A mere speck compared to the giant Bere Island beside it, and into one of whose fields it would easily fit, Roancarrigmore Island is of such diminutive size that its north/ south axis can be traversed in 30 seconds.
Its east/west axis requires perhaps double that time.
Nevertheless, this minute rocky outcrop holds a lighthouse whose indestructible walls have resisted the pummeling of the Atlantic in Bantry Bay since its construction in 1847.
It was built by master architect George Halpin who also built Ballycotton Lighthouse among others.
It is one of our lowest-lying lighthouses positioned just a few metres above the high-tide mark. Roancarrigmore lies about 2km off the mainland under the heathery slopes of Hungry Hill and about the same distance from the eastern tip of Bere Island.
In 1891, 11 people resided on the island, lighthouse keepers, staff and their families, but over the ensuing decades it was usually home to just two people for short terms. Gerald Butler was one such — a super-numerary in the early 1970s working towards his full qualifications.
He went on to serve as assistant lighthouse keeperon Fastnet Rock and Bull Rock and wasstationed at over 20 lighthouses in all.
Originally the families lived out on Roancarrigmore, he says, but were brought ashore in the late 1800s under a rule which dictated that all children had to be educated in schools ...and not out on the rock.
For leisure Gerald would swim in the sea at the steps in front of the lighthouse or in a small pool on the island.
The antics of a small tern population was an entertaining diversion he says, though in recent years they have been ousted by seagulls.
He says the arrival of supertankers to Bantry Bay was an incredible sight: “It was like an entire city. It changed the whole face of Bantry in that period.”
It is normally a very quiet, benign rock, he says but nature can unleash its full fury betimes.
Roancarrig is such a low-lying rock that when you get a spring tide and a south-easterly gale the amount of water that will go over the rock will do a huge amount of damage.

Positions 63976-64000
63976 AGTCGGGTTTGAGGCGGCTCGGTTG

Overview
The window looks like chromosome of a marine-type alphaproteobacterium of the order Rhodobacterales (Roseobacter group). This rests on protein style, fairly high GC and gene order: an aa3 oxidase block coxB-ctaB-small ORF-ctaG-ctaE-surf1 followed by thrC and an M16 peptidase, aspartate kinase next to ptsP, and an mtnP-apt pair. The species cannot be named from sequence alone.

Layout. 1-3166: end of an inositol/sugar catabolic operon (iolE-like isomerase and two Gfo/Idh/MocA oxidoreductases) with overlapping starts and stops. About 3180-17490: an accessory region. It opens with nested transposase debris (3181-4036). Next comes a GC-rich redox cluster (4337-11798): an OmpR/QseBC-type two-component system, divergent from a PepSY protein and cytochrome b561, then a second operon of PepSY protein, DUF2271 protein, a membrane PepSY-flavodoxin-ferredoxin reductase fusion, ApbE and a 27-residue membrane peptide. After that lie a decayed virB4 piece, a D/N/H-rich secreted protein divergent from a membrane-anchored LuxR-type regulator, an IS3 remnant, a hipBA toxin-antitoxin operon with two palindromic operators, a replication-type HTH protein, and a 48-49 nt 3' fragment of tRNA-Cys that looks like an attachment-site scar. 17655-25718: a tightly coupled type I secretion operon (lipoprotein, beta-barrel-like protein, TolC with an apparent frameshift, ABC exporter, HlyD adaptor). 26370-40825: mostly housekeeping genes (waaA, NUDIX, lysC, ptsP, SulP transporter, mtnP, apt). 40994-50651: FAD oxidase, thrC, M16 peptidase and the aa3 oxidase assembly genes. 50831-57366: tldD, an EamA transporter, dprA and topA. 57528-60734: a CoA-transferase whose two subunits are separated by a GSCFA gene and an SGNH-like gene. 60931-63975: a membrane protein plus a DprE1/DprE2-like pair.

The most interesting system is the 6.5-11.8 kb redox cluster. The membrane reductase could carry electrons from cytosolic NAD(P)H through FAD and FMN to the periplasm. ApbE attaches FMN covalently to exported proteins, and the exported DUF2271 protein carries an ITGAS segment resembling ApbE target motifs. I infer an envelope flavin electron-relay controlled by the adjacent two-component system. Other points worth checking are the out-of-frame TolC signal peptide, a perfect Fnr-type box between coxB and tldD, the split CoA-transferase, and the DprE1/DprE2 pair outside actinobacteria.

To resist that force he says the timbers under the roof are massive, and the slates on the roof are two inches thick. The walls of the compound are six-feet thick.
Roancarrigmore was once hit by an enormous storm where a flagstone was ripped off the wall and flung through the glazing of the tower trapping the principal keeper Denis Dudley inside.
“These type of storms would occur once in every 10 years. When the sea calmed down in the morning assistant keeper Francis Ryan “had to get a hatchet and break in the door and allow the water to come out and allow Dudley to escape”.
By 1975 Roancarrigmore’s lighthouse was decommissioned and the last lighthouse keeper left in common with all our lighthouse keepers in the following years.
The island was recently sold for a mere €130,000 having been on the market for a few years. The light still operates of course, and a crew from Irish Lights carries out regular maintenance on it.
Unusually, Roancarrigmore’s actual light is at a lower elevation than the former lighthouse keeper’s two-storey accommodation and outbuildings.
This is because its current light is built into a separate stainless steel structure whose beam is cast about 18km on a white light and about 15km on a red light.
The earlier light was upgraded on the departure of the keeper. However, this was also replaced in 2011 with a ‘sectored’ LED incorporated into a mini tower.
The silver structure resembles an installation from surrealist Salvador Dali but in fact is an ultra-modern beacon with photo-voltaic panels, automatic identification system (which connects to navigation on such as trawlers) and other hi-tech devices calibrated to ensure the safety of mariners.
It is very sad to see the passing of the lighthouse keeper’s way of life but an annual maintenance trip is all that is required now versus the provision of 15,000 litres of diesel to power the generator.
Roancarrigmore Island is privately owned.
The Lightkeeper: A Memoir, Gerald Butler and Patricia Ahern, Liffey Press; www.irishlights.ie